Journal of Geophysical Research: Atmospheres

Version 2 data of the National Science Foundation's Ultraviolet Radiation Monitoring Network: South Pole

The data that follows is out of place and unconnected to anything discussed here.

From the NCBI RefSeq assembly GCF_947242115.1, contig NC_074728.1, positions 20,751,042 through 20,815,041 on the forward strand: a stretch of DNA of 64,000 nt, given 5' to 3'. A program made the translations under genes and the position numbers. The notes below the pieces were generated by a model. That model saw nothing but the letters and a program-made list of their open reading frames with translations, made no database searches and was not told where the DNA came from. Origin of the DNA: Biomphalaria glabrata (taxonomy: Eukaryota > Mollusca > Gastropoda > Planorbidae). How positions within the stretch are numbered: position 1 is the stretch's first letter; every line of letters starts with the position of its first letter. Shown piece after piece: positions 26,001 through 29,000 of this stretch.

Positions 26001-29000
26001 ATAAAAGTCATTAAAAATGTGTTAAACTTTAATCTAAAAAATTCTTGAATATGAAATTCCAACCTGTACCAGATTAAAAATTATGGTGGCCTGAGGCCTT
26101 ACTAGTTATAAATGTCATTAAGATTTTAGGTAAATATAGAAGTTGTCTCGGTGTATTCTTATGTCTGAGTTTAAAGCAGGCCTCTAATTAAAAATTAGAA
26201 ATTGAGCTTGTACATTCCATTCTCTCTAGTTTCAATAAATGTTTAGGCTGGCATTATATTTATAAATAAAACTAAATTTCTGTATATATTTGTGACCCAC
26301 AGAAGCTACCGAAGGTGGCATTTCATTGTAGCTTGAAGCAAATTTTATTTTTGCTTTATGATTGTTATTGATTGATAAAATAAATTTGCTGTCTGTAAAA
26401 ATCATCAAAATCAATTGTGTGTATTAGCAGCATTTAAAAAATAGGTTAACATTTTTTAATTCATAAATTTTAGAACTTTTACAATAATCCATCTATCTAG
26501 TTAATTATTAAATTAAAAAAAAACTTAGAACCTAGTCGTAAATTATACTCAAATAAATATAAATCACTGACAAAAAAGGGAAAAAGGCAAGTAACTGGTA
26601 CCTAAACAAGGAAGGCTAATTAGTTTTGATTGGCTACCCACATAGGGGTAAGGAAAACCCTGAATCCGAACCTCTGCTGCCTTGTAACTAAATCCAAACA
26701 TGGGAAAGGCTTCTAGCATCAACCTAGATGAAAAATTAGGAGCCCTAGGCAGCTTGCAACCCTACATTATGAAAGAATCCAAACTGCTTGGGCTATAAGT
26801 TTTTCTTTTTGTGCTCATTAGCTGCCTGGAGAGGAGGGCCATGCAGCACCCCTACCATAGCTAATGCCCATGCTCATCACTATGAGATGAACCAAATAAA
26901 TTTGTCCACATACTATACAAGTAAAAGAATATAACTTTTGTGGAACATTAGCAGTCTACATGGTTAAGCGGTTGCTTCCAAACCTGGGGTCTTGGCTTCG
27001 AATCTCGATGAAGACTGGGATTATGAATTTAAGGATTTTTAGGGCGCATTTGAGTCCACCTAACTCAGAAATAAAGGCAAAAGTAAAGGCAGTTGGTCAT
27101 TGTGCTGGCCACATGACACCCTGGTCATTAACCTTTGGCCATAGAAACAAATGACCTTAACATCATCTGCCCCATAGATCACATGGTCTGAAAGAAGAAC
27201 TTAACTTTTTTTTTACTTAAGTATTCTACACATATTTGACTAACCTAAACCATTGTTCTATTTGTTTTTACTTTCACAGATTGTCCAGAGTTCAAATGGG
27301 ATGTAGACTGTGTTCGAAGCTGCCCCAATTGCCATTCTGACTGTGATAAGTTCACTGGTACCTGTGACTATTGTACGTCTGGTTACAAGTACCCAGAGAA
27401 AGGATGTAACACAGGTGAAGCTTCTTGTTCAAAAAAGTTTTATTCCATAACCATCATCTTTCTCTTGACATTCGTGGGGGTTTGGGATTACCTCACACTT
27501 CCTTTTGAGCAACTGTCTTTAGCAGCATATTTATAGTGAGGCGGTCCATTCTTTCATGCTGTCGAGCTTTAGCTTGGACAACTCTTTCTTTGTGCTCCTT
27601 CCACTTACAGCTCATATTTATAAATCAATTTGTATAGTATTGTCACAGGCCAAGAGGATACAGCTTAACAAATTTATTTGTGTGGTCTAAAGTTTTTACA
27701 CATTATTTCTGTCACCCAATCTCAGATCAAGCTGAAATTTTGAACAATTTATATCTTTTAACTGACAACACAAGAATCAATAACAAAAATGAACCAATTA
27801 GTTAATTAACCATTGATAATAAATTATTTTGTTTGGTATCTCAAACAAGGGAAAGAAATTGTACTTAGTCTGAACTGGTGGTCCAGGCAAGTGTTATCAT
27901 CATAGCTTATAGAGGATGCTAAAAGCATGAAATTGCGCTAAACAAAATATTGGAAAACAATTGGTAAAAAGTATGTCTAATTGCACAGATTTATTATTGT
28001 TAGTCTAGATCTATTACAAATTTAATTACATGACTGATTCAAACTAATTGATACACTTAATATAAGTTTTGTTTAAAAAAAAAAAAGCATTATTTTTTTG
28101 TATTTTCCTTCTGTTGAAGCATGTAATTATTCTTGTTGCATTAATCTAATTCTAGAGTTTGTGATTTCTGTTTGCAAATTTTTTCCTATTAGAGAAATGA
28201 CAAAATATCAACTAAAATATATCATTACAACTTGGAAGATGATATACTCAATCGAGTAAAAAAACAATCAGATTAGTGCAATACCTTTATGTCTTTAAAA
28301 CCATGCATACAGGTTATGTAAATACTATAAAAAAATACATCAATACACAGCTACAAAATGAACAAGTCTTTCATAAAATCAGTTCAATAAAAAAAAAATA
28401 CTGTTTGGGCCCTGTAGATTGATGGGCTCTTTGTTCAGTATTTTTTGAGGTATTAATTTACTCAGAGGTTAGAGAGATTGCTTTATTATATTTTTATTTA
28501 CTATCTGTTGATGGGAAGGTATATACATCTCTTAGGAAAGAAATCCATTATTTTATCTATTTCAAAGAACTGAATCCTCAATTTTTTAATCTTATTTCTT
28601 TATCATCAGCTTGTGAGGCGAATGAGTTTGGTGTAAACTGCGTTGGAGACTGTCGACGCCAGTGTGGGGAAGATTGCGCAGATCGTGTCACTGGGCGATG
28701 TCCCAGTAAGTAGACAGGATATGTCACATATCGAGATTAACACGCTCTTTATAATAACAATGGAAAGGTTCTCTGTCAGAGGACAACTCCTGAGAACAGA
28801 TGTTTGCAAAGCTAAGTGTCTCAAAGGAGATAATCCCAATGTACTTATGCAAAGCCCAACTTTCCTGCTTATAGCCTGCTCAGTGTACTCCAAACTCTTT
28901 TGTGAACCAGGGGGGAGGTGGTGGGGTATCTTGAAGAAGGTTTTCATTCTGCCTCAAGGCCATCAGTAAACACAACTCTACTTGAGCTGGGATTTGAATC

[1] Spectral ultraviolet (UV) and visible irradiance has been measured at the South Pole between 1991 and 2003 by a SUV-100 spectroradiometer, which is part of the U.S. National Science Foundation's UV Monitoring Network. Here we present a new data edition, labeled “Version 2.” The new version was corrected for wavelength shift errors and deviations of the spectroradiometer from the ideal cosine response. A comprehensive uncertainty budget of the new data set was established. Below 400 nm the expanded standard uncertainty (coverage factor 2) varies between 4.6 and 7.2%, depending on wavelength and sky condition. The uncertainty of biologically relevant UV irradiances is approximately 6%. Compared to the previously published data set, Version 2 UV data are higher by 5–14%, depending on wavelength, solar zenith angle (SZA), and year of observation. By comparing Version 2 data with results of a radiative transfer model, the good consistency and homogeneity of the new data set were confirmed. The data set is used to establish a UV climatology for the South Pole, focusing on the effects of aerosols, clouds, and total column ozone. Clouds are predominantly optically thin; 71% of all clouds have an optical depth between 0 and 1. The average attenuation of UV irradiance at 345 nm by clouds is less than 5% and no attenuations greater than 23% were observed. Attenuation by homogeneous clouds is generally larger in the visible than in the UV. The wavelength dependence of cloud attenuation is quantitatively explained with the wavelength-dependent radiance distribution on top of clouds and the incidence-angle dependence of cloud transmittance. Largest radiation levels occur in late November and early December when low stratospheric ozone amounts coincide with relatively small SZAs. Owing to the large effect of the “ozone hole,” short- and long-term variability of UV during the austral spring is very high. When the ozone hole disappears, DNA-damaging irradiance can decrease by more than a factor of two within 2 days. Typical summer UV index values range between 2 and 3.5 and vary by ±30% (±1σ) between different years. Linear regression analyses did not indicate statistically significant UV trends owing to the large year-to-year variability and the fact that the network was established only after the first occurrence of the ozone hole. Current measurements therefore document variability on an elevated level.